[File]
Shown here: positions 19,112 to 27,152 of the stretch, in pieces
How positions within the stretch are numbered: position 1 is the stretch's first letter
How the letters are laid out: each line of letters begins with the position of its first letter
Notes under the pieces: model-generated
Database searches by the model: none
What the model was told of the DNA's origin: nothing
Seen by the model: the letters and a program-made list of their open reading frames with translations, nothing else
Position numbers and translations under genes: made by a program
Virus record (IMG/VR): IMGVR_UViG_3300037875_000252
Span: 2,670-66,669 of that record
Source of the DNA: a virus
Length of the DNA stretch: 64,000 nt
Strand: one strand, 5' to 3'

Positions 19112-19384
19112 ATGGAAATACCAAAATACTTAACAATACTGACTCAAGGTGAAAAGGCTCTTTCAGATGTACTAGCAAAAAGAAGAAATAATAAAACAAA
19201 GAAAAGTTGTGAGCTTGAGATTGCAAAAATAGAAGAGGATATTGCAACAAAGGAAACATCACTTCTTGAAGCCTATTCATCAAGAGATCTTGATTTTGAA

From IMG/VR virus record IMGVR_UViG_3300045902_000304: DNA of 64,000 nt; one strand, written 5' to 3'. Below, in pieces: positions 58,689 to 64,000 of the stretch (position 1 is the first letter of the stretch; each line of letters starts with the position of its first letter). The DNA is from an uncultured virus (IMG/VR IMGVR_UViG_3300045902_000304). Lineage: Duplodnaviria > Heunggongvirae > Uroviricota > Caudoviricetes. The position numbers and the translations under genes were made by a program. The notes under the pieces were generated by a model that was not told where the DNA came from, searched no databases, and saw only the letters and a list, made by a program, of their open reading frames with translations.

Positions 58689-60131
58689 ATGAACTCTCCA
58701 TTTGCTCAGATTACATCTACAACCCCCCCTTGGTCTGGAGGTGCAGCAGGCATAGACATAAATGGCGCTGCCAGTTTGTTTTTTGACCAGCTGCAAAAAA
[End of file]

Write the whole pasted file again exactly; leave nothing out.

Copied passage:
Shown here: positions 19,112 to 27,152 of the stretch, in pieces
How positions within the stretch are numbered: position 1 is the stretch's first letter
How the letters are laid out: each line of letters begins with the position of its first letter
Notes under the pieces: model-generated
Database searches by the model: none
What the model was told of the DNA's origin: nothing
Seen by the model: the letters and a program-made list of their open reading frames with translations, nothing else
Position numbers and translations under genes: made by a program
Virus record (IMG/VR): IMGVR_UViG_3300037875_000252
Span: 2,670-66,669 of that record
Source of the DNA: a virus
Length of the DNA stretch: 64,000 nt
Strand: one strand, 5' to 3'

Positions 19112-19384
19112 ATGGAAATACCAAAATACTTAACAATACTGACTCAAGGTGAAAAGGCTCTTTCAGATGTACTAGCAAAAAGAAGAAATAATAAAACAAA
19201 GAAAAGTTGTGAGCTTGAGATTGCAAAAATAGAAGAGGATATTGCAACAAAGGAAACATCACTTCTTGAAGCCTATTCATCAAGAGATCTTGATTTTGAA

From IMG/VR virus record IMGVR_UViG_3300045902_000304: DNA of 64,000 nt; one strand, written 5' to 3'. Below, in pieces: positions 58,689 to 64,000 of the stretch (position 1 is the first letter of the stretch; each line of letters starts with the position of its first letter). The DNA is from an uncultured virus (IMG/VR IMGVR_UViG_3300045902_000304). Lineage: Duplodnaviria > Heunggongvirae > Uroviricota > Caudoviricetes. The position numbers and the translations under genes were made by a program. The notes under the pieces were generated by a model that was not told where the DNA came from, searched no databases, and saw only the letters and a list, made by a program, of their open reading frames with translations.

Positions 58689-60131
58689 ATGAACTCTCCA
58701 TTTGCTCAGATTACATCTACAACCCCCCCTTGGTCTGGAGGTGCAGCAGGCATAGACATAAATGGCGCTGCCAGTTTGTTTTTTGACCAGCTGCAAAAAA